I am hoping you are hanging in there still. 2020 has been a wild and stressful ride for students and teachers and parents. Many parents have turned to homeschooling their children. Many are juggling the challenges of online learning with the repeated school closures. It is not easy. I know!
One of our major stressors is watching children falling behind in their academics and worrying that they are losing out and will never be able to catch up. Children are very resilient, resourceful, learning sponges! Don't fret too much. Schools these days have been pushing children almost beyond their capacity. Have you noticed that when you were a child and learning basic division in grade 4 then fractions in grade 5? Remember when algebra was introduced in grade 7 or 8? Remember when calculus was the advanced math you normally got in CEGEP? Now children are doing multiplication and division and even fractions by grades 2 and 3, algebra in grades 5 and 6, calculus is considered normal math in grade 9! Children are pushed into reading and writing. The ones that struggle to keep up are labels troubled, delayed, problematic, slow, stupid.... when really they are just normal kids at a normal pace while the others manage to run the rat race at lightspeed. Can you imagine the emotional and psychological damage?
I have watched it over and over. My message to parents is the same. Do not fret; strengthen your child's basics and foundations. Do not berate them for not keeping up. Instead, celebrate their successes. This is how you build confidence and show support. This will give your child the ability to grow and learn. Challenge them, then step back and review and reinforce.
You are NOT alone!
Teachers are there to be consulted, to help advise, to teach, and to support the learning. There are many online resources you can draw upon. And many people open to doing tutoring.
So, if you are in Montreal, then you are locked down with your child at home till January 11th... worrying that it might be a longer lockdown. Kids are home... but parents still have to work.
Older children and teens will have regular online or at home schoolwork to do. Middling children and some younger children will have check-ins with their teachers. The children who will have this the hardest (as well as their parents) are the ones who are not autonomous, the younger children aged 3-9, who cannot spend hours in online classes or be left to do schoolwork on their own.
What do you do?
Look at your own personal schedule first. When are you most busy working and cannot oversee your child's studies? When are their check-ins with their teachers? Now create a learning/play schedule. Remember that play is where so much learning happens! Really and truly. Set your child to practicing letters, drawing/coloring, reading, building things, or watching educational/learning shows. Do this for during the times you need to be more committed to your work. Check on your child periodically. dedicate your lunchtime or your break time to time WITH your child so they don't feel neglected. Then in the next patch of time that you need to focus on work, set up free play or fun shows or something exploratory/creative (and accept that there will be some mess, let go of the need to be clean and clean up after. Trust me... it will help everyone's sanity to have a happy and occupied child).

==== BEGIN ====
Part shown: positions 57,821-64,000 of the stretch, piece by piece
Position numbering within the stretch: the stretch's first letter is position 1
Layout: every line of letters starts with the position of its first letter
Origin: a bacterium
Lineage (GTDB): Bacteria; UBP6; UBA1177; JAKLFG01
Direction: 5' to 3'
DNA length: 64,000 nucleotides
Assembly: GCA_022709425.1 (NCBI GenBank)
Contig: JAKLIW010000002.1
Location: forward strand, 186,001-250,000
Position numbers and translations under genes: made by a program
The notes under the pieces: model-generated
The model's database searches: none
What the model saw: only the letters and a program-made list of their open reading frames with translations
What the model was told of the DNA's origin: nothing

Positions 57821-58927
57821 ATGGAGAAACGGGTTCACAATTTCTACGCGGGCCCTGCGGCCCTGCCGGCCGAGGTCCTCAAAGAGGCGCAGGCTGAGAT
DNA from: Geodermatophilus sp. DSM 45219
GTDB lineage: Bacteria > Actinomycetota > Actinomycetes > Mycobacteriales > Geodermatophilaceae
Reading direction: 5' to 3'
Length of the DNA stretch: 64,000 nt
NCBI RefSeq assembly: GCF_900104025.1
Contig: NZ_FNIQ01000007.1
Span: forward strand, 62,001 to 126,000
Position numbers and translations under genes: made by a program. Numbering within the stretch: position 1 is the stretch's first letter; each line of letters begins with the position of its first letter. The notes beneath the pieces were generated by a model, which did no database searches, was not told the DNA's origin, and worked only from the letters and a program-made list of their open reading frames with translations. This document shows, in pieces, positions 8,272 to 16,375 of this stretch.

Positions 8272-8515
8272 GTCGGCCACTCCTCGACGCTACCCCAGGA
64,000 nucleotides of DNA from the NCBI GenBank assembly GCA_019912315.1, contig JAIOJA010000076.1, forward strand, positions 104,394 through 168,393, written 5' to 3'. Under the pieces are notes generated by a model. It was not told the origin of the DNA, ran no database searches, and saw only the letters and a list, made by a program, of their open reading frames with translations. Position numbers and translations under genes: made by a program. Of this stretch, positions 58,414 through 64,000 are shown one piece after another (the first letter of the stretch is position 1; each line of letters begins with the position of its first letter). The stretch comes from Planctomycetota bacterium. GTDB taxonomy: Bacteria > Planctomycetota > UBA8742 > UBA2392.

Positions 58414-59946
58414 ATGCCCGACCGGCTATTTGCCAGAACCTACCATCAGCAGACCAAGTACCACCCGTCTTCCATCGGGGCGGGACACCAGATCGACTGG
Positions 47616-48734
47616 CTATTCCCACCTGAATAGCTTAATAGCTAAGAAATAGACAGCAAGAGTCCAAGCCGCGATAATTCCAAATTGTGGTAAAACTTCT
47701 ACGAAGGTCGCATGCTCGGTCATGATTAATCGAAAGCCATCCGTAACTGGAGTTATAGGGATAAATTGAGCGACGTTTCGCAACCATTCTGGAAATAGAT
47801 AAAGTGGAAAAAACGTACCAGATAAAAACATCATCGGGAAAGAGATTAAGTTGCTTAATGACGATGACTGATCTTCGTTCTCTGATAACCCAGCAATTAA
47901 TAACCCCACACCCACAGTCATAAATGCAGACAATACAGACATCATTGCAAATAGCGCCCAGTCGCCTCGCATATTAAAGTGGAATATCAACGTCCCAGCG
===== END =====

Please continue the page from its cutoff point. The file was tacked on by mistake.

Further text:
Create a routine that is fairly close to what they would have if they were in school. Create a routine that works for YOU and for THEM. And then... STICK TO IT!
Here is what mine looks like for my 5 year old daughter who is in Kindergarten.
8am - morning routine (wash, brush teeth, dress, make beds, brush hair) and breakfast
9am - practice name writing and number writing, watch Number Blocks on Netflix
10:30am - ZOOM check-in with her teacher for one hour
11:30am - clean up, make room for afternoon activities
12pm - lunch
1pm - practice writing letters then FREE PLAY/EXPLORATION
3pm - walk/play outside
4pm - quiet reading or watching shows while cleanup happens and supper is cooked
5pm - supper
6pm - family time with daddy
7pm - parents take turns reading to her and holding discussion topics in bed
Mondays and Wednesdays, we change things up and have a subject activity day: math/money, history, art, geography, music, dance, science, life skills (cleaning, cooking, sorting clothing, fixing things, etc.). Having a routine helps it all run smoothly. We also keep it fun. Kids learn much more if they are having fun doing so.
Why does this routine work for us? My husband works from home and thus my daughter needs to be quiet while he is in online meetings. I teach corporate executives online 5 times a week. I thus have some more time to oversee our daughter, although hubby will oversee lunch for 3 days as that is when I am teaching.
We make a large schedule our daughter can look at and follow easily, so she knows what to expect out of the day and when she is with which parent, when which parent is working, what is expected of her, when she can play and have fun and when she needs to work, too.